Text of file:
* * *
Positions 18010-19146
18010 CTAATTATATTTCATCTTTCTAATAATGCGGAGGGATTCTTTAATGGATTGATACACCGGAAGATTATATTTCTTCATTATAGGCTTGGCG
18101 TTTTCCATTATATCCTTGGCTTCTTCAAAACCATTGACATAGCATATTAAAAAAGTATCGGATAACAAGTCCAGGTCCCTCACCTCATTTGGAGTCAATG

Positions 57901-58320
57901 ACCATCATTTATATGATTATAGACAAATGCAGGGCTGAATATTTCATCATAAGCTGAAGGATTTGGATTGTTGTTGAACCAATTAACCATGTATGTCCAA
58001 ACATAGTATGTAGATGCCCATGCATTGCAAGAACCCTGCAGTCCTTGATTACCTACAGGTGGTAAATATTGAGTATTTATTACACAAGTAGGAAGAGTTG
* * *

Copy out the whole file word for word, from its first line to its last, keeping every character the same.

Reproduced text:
Positions 18010-19146
18010 CTAATTATATTTCATCTTTCTAATAATGCGGAGGGATTCTTTAATGGATTGATACACCGGAAGATTATATTTCTTCATTATAGGCTTGGCG
18101 TTTTCCATTATATCCTTGGCTTCTTCAAAACCATTGACATAGCATATTAAAAAAGTATCGGATAACAAGTCCAGGTCCCTCACCTCATTTGGAGTCAATG

Positions 57901-58320
57901 ACCATCATTTATATGATTATAGACAAATGCAGGGCTGAATATTTCATCATAAGCTGAAGGATTTGGATTGTTGTTGAACCAATTAACCATGTATGTCCAA
58001 ACATAGTATGTAGATGCCCATGCATTGCAAGAACCCTGCAGTCCTTGATTACCTACAGGTGGTAAATATTGAGTATTTATTACACAAGTAGGAAGAGTTG